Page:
This Mom Has Much Bigger Issues Than Zombies on 'Fear the Walking Dead'

If you are anything like me, you are mainlining coffee this morning after staying up late to catch AMC's new The Walking Dead spin-off Fear the Walking Dead. You might even say you feel like a zombie this morning. Zombies are thus far a small aspect of this show, which gives us time to get to know the guidance counselor Madison Clark and her partner English teacher Travis Manawa before the walkers start walking (and eating everyone in sight).

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What did the pilot episode teach us? That having a 19-year-old drug addict for a son must be a nightmare. But even as heartbreaking and as tragic as that is, I can't help but think that Nick is going to make a go of getting clean and starting his life over now that the zombies have started to rear their ugly, chompy heads in Los Angeles.

This is where we can have so much sympathy for Madison. Not only does she have a demanding job of dealing with a bunch of weapon-concealing high schoolers, she also has a troubled son, plumbing issues in her house, and a totally eye-rolly teen daughter named Alicia who has zero interest in hearing what her dumb parents have to say and can't wait to leave for college. This show is just like real life, except with less zombie outbreaks! And if you wanna start adding up points, I think so far we can all agree that Madison is a way better mom than The Walking Dead's Lori Grimes was.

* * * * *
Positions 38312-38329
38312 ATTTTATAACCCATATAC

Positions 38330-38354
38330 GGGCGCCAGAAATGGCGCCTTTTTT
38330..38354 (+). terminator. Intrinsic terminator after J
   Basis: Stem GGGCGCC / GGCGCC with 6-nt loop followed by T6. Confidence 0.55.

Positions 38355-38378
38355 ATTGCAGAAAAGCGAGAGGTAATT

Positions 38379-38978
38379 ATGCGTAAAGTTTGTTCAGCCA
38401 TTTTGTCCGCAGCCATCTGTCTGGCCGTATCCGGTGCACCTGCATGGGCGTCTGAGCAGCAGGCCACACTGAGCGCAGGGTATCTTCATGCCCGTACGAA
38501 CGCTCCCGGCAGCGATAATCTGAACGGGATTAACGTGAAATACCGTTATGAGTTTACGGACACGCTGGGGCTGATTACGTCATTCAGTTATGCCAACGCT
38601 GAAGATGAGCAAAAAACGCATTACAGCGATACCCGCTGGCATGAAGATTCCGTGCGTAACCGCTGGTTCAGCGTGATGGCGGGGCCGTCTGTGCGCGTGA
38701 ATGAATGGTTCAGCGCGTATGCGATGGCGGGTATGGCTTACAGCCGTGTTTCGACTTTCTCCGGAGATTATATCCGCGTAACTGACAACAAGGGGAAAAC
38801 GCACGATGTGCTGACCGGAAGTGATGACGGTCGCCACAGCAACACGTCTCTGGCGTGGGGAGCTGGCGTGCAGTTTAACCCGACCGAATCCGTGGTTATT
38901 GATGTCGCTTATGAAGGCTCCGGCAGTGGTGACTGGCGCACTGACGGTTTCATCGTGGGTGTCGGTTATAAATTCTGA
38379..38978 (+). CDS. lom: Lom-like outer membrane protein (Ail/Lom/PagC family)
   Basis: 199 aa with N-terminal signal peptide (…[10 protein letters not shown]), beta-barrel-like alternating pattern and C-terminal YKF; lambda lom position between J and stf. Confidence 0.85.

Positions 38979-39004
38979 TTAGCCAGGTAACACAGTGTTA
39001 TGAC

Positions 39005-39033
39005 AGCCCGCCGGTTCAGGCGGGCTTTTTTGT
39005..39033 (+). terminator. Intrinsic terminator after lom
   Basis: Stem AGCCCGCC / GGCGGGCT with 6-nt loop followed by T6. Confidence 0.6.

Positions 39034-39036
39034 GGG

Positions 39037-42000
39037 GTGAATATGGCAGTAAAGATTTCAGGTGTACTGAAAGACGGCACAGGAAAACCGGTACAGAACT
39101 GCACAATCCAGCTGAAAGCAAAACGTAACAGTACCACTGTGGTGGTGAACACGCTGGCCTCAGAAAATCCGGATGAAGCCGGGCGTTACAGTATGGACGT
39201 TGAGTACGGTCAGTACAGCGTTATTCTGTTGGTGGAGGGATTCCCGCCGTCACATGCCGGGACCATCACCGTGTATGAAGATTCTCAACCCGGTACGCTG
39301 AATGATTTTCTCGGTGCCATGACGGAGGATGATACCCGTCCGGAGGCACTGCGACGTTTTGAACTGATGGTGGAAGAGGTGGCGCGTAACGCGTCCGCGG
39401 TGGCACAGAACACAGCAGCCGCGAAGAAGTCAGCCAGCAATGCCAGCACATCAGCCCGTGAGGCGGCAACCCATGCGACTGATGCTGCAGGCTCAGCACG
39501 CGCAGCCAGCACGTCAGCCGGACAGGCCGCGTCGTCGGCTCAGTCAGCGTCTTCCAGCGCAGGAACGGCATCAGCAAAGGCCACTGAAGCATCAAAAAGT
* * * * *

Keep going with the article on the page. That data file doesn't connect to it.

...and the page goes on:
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Having the show start out slowly and focus on character development before everything goes to hell is an interesting choice I think. So many people are divorced and trying to blend their families, and I think we can all agree that parenting teenagers is a horror show anyway. And I can't help but think our friends at AMC were thinking of us moms when they developed this show -- more familial drama, diversity in cast, and issues that a lot of us deal with on a day-to-day basis. That is until the outbreak really goes down. I'm sure a lot of hardcore TWD fans won't dig how slow-moving FTWD is, and FTWD is thus far a lot less gory than the companion show, which I think might broaden its fanbase in a lot of ways. Even in my own personal mom circle, a lot of people I know are too scared to watch The Walking Dead

I'll be watching, not for the fun gore factor or to see the zombies in all their gory glory, but because I like a smart, well-written drama involving flawed human beings. Add to that the breakdown of society that is bound to happen after the outbreak really gets going and it sounds like a perfect Sunday night. For us moms! 

 

Image via AMC/Fear The Walking Dead 

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